Slow is fast and fast is slow
"Slow is fast and fast is slow" is a common phrase BIRTHFIT reminds postpartum parents. After having a baby, often times there is pressure to get back to your regular exercise routine, back to your prebaby body or pressure to get back to your prebaby lifestyle. What if instead, you realized that you aren't the person you were before having the baby anymore? Your body is completely different now. Your role now as a parent is completely different than before you had a baby. Your identity is different because now you are a parent. In Birthing From Within, we use the Sumerian myth, "Inanna's Descent" to explain how birth is a heroic journey and how the person we were before childbearing dies and how we are reborn new. This concept often times isn't confronted before baby arrives. Having a postpartum plan in place before baby arrives is
just as, if not more important than a birth plan. According to John Hopkins Medicine, postpartum mood disorders occur in 85 percent of women. Make your postpartum recovery plan before birth to better transition your mindset to parenthood. Some things to consider:
How long of a maternity leave do you think you want to have? How long will your partner be able to take? How much time off can you afford? Do you have maternity or paternity leave benefits? Once you head back to work, will your current schedule still be feasible or will you work part time for a bit? If you plan to breastfeed, do you have breaks in place to allow you to pump or allow someone to bring baby to you? Can you work from home to make this happen? If you work in an office setting, do they have an adequate private space with an outlet other than a bathroom where you can use a breast pump?
How are you going to say no to things that no longer serve you or work with your new role as a parent? How are you going to continue doing some things you love? How are you going to nourish yourself in a healthy, nutrient dense way to support yourself and your new baby?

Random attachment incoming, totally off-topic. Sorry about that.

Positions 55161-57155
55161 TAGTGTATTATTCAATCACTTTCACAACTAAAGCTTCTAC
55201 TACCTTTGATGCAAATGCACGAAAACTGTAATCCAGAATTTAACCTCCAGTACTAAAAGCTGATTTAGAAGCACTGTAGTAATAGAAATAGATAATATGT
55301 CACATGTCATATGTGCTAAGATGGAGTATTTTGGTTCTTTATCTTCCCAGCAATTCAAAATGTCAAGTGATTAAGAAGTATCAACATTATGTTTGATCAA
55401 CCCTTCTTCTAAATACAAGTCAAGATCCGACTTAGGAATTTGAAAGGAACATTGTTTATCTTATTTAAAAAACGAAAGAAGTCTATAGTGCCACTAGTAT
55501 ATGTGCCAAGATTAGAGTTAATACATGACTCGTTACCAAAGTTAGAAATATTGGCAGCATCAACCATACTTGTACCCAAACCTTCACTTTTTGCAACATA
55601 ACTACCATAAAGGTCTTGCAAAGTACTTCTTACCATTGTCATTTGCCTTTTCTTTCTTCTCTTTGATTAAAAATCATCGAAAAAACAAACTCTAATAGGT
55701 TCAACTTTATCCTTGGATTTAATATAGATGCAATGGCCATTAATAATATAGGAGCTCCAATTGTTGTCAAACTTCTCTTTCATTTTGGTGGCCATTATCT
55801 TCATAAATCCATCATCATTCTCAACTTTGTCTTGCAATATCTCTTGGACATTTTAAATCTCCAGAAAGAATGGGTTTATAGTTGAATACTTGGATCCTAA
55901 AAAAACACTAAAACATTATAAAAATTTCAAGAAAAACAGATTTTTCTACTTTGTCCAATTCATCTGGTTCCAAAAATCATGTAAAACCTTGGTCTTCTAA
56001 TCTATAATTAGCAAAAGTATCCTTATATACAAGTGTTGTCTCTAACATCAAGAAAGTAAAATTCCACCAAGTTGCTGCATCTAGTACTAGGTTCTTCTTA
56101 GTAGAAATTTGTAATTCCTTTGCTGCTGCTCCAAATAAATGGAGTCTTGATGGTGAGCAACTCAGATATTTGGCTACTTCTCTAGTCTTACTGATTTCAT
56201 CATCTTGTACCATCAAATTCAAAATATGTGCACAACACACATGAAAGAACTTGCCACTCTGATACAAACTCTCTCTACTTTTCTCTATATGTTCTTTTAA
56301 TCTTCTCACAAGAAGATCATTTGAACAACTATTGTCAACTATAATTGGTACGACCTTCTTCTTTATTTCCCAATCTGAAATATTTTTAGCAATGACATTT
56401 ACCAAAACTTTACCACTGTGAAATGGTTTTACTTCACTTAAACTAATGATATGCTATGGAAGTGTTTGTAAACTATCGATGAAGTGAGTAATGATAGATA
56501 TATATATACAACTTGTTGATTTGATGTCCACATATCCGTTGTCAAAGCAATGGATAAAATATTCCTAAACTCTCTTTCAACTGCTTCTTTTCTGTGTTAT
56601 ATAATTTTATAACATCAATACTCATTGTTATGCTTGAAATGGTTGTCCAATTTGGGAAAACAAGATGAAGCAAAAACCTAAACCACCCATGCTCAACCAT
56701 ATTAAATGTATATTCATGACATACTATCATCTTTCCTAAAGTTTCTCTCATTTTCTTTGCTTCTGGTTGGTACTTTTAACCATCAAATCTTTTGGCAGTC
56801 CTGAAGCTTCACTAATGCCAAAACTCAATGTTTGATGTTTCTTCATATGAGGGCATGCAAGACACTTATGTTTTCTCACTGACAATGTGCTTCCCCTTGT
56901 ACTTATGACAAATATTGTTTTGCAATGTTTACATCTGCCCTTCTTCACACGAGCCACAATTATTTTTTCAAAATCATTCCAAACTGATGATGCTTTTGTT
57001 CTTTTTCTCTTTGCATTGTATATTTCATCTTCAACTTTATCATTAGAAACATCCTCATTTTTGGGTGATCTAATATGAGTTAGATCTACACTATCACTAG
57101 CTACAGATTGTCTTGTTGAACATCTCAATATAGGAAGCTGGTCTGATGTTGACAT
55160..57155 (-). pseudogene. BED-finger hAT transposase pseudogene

What community of people do you have for support? Who will you call if you are struggling to breastfeed? Do you have a postpartum doula for helping cook, do laundry and clean, or take care of other kids in your household so you can focus on baby and rest?
Do you have pets? How will you introduce them to baby? Who will care for pets if you or baby needs to be hospitalized?
If you regularly exercised before baby are you mentally ready to take the first 30 days after birth to rest and let your body recover before returning to exercise other than walking?
Do you have plans in place to help facilitate healing? Chiropractic care can help with added stressors to the neck, back and shoulders from the birth process, repeated stress of carrying and nursing baby, as well as repeated lifting of baby out of crib or bassinet from the floor, and in and out of car seats. Perineal tearing is a common occurrence with birth and pelvic floor dysfunction leading to bladder incontinence or pelvic pain is a common, but not "normal." Finding a pelvic floor physical therapist to call prior to birth can help with recovery.
No one wants to think about pregnancy or infant loss, but having plans in place incase of this tragic loss can support your healing. Who will be the person you confide in? This person can help arrange meals and extra support on sites like giveinkind.com or mealtrain.com Who is the mental health professional you can reach out to for extra support?
Helping your body heal through sitz baths , postpartum herbs and teas and abdominal wrapping can be ways of providing much needed self care and promote relaxation to restore energy and strength. What products do you want to have on hand to help support you after birth?
Lastly how are you going to support our mental health after birth? What will you do to reduce stress when things become difficult? Who is a friend/family member you can reach out to? Breathing exercises are a simple and effective way to reset your physiology. Meditation using apps like Headspace can send you a daily reminder at the time you choose to help you stick with your routine.
Planning for the postpartum can be a beneficial way to mentally and physically ease into the parenthood transition in mindful way. Contact us at 715-720-2887 for more info on postpartum care and rehabilitation as well as upcoming Birthing From Within Childbirth Education courses.